Research shows younger consumers prioritise sustainability


They also find meat-free products more appealing than older consumers, the data shows

Younger consumers from 18-25 are more concerned about the sustainability credentials of food and beverage products than those 65 and older, and find vegetarian and vegan products more appealing, research from Ingredient Communications shows.

The company surveyed 1,000 adults in the US and UK. 34% of the younger cohort said they consider it “very important” a product is made sustainably, compared with 18% of the older participants.

38% of the younger group said they find vegetarian claims on products to be “very appealing” and 33% said they feel the same way about vegan claim, whereas 6% of respondents aged 65+ said they find vegetarian claims “very appealing” and 3% said the same of vegan claims.

Younger consumers are also more price sensitive. 29% respondents aged 18-24 said it’s “very important” a product is the cheapest available, while only 3% of people aged 65+ agreed. However, consumers aged 18-24 are much more willing to pay extra for a product that is made entirely with ingredients they recognise, with 67% saying they’d do so, where 27% of those aged 65+ would.

The research, conducted by SurveyGoo in September 2020, also found that the youngest shoppers have the strongest feelings against GMO ingredients. Two in five said that a GMO-free product is likely to be “very healthy”, compared with 14% of the older group.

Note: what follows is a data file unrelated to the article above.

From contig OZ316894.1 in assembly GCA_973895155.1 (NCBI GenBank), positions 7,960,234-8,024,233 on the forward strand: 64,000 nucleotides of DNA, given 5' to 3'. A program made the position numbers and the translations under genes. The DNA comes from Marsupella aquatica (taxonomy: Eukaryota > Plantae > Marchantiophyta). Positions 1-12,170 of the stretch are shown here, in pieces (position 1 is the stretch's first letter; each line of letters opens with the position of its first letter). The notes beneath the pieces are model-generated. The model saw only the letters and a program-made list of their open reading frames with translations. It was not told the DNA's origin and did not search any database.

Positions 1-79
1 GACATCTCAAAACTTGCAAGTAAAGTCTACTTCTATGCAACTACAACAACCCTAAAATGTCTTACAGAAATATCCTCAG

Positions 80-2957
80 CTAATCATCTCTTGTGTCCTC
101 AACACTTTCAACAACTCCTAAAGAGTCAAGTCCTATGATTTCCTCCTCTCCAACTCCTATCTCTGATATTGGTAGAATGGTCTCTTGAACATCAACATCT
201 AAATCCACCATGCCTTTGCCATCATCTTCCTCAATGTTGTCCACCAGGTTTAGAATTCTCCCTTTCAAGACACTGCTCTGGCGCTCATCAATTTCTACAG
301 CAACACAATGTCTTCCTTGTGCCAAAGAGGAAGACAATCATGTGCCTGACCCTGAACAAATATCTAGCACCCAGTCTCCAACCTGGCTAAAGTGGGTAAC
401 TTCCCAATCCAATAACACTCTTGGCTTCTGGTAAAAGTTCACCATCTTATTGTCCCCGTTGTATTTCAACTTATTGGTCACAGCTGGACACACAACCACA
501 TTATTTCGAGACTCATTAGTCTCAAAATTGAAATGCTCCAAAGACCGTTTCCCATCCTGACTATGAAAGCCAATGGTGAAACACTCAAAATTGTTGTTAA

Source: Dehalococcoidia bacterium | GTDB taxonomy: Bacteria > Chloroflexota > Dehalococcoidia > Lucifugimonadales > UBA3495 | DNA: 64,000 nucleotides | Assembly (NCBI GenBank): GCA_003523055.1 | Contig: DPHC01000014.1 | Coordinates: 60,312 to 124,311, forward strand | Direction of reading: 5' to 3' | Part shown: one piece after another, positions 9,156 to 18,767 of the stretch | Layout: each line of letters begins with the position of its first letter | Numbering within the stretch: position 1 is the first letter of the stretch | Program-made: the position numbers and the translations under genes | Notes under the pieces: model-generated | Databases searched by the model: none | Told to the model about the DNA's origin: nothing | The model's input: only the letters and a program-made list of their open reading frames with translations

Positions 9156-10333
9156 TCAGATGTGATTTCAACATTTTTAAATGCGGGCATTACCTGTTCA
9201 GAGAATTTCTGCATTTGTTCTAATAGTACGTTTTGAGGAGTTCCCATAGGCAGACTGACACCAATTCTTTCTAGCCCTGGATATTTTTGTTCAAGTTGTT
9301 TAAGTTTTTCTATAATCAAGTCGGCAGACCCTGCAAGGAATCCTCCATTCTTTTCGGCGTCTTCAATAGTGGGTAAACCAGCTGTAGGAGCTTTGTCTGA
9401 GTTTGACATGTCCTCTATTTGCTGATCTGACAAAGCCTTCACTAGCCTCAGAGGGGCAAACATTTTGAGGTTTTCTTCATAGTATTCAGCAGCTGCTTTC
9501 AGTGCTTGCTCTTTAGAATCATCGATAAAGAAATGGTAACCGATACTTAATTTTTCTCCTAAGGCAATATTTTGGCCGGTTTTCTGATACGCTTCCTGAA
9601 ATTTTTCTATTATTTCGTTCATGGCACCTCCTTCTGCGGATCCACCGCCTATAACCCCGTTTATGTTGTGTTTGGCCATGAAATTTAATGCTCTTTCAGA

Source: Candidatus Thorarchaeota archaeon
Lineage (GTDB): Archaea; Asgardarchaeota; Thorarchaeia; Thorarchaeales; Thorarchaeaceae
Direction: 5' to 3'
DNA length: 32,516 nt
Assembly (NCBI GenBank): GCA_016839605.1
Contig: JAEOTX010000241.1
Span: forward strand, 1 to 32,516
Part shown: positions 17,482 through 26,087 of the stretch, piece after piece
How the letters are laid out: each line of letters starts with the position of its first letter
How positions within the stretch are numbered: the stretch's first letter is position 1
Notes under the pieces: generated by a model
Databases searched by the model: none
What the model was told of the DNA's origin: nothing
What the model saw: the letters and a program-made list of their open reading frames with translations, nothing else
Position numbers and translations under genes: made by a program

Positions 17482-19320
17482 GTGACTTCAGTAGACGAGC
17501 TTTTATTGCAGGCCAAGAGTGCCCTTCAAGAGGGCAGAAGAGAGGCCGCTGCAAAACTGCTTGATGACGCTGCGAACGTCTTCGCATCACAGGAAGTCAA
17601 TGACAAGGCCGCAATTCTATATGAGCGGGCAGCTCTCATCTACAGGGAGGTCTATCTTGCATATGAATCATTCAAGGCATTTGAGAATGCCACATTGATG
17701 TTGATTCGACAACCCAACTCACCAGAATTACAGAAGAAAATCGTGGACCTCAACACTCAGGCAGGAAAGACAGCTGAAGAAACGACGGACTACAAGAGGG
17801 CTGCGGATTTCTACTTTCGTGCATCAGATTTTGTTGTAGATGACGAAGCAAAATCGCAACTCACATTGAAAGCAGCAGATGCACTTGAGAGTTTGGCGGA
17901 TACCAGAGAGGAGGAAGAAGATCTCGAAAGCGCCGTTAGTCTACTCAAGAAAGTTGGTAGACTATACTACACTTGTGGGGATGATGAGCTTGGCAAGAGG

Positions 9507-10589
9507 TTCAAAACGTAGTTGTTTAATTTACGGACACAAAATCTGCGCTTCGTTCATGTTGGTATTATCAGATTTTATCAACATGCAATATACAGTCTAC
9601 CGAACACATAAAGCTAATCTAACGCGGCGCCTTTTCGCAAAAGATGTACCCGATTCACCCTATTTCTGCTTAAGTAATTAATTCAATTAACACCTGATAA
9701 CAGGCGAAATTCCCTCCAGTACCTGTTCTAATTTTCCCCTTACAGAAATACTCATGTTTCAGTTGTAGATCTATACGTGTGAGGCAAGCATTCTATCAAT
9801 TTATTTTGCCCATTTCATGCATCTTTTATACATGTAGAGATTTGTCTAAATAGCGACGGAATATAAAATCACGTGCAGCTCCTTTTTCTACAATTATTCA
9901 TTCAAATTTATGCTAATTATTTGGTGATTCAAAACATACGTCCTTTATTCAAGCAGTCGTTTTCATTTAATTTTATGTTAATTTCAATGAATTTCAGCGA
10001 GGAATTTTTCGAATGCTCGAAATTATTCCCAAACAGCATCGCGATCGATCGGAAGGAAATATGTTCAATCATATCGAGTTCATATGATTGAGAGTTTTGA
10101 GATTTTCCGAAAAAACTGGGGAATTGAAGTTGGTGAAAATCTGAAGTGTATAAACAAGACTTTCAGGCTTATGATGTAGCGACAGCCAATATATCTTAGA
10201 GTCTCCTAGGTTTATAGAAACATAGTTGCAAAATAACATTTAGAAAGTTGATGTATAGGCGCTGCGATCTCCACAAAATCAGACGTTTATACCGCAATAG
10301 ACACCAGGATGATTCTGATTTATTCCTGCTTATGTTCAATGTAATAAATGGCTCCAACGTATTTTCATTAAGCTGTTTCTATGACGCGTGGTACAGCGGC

In addition, 38% of younger participants believe that label claim “gluten-free” is a sign a product is “very healthy”, only 6% of the older group hold this view.

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Richard Clarke, MD of Ingredient Communications, said: “It’s no surprise that younger and older consumers see the world differently. But this survey sheds light on how their views diverge in the food & beverage sector. These insights highlight the importance of aligning product development and marketing with the worldview of your target consumer demographic. While there will be common ground between generations, the areas of disagreement can be quite striking – and this means a one-size-fits-all approach is risky.”